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Sometimes in OLS model we have constant for example -2345 significant and doesn't have a mean. Why we must keep it in the model? Why when we drop it the results change? What does it mean?

And sometimes it is insignificant. Why?


marked as duplicate by Peter Flom - Reinstate Monica, Gala, Scortchi - Reinstate Monica, Nick Cox, Andy W Jul 8 '13 at 12:15

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In most cases, the constant in the OLS model doesn't make any sense in reality. Because if we'd like to interpret the meaning of the constant, we set all regressors to zero. For instance, we want to estimate a regression of a house's price on their sizes of lot in feet including constant; and apparently it's impossible to find such a house with no size of lot.

Although the constant loses the interpretation, it plays a critical role in obtaining an unbiased estimator. In order to get the "true" estimator, we want to minimise the sum of square error and hence this process usually returns a model with intercept. The model without constant tends to get larger error. Here's a graph of a simple linear regression model from the wikipedia. But if we draw a straight line through the origin, it could be seen that the direction of the regression line would completely change and how larger the error would be.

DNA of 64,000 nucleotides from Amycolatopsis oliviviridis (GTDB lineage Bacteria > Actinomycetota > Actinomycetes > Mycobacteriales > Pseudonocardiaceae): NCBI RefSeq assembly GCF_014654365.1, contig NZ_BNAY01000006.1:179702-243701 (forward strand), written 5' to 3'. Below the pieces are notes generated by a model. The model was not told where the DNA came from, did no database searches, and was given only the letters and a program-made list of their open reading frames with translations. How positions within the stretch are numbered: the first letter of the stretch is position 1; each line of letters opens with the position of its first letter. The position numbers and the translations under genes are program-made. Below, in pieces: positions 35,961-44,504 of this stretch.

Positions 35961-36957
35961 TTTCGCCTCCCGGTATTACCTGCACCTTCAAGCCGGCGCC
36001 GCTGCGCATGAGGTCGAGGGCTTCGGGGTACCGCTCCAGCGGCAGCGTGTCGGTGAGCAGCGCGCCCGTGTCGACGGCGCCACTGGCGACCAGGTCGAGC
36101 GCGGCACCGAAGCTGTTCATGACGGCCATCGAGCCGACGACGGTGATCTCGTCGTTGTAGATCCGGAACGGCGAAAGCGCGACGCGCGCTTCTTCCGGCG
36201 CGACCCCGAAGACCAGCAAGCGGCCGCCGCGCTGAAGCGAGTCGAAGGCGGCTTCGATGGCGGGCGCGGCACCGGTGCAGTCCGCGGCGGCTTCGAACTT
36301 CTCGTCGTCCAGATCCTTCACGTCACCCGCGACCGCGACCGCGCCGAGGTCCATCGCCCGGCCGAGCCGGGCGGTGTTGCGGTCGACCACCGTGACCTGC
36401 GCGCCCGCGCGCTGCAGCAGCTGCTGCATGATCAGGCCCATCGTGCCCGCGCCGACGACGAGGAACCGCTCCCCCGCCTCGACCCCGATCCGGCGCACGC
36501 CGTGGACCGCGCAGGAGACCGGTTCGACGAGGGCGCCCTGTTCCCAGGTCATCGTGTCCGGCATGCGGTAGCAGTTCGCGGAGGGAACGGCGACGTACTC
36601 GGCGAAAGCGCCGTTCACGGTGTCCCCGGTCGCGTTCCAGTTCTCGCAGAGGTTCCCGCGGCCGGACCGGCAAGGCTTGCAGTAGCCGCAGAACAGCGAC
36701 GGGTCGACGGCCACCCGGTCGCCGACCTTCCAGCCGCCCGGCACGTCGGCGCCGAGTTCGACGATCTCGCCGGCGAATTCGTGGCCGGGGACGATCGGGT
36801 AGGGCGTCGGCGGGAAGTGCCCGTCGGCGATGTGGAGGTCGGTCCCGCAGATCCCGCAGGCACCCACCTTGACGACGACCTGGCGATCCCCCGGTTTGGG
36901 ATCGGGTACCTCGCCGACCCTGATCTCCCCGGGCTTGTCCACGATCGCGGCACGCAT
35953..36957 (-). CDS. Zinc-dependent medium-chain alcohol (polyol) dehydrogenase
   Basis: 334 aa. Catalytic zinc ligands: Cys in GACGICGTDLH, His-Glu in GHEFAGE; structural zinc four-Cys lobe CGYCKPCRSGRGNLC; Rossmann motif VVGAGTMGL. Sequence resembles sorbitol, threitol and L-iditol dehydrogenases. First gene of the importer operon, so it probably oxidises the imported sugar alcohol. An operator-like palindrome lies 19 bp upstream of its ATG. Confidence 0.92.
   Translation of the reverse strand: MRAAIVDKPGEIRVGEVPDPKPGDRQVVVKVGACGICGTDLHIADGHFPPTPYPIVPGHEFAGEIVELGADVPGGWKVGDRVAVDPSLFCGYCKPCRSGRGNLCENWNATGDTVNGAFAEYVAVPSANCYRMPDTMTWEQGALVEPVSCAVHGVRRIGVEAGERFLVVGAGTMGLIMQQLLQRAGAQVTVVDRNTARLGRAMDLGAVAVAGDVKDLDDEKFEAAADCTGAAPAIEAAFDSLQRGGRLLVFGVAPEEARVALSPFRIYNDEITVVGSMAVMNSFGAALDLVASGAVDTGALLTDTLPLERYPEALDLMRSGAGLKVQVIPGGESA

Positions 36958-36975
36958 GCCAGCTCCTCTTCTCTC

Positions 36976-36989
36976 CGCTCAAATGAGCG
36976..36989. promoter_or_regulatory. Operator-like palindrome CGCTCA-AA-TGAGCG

• $\begingroup$ I'd rephrase some of this. The constant is perfectly intelligible as the value predicted when all predictors are zero. Algebraic and geometric interpretations are easy. I'd agree that it's often not especially interesting or useful, but that is not the same as not making any sense. Conversely, there are occasions when linear proportionality is expected and fitting a line through the origin is exactly the right thing to do (think Hooke's law, Ohm's law, etc.). It is harder to think of really good reasons for fitting a hyperplane through the origin, but perhaps someone has a good example. $\endgroup$ – Nick Cox Jul 8 '13 at 10:43

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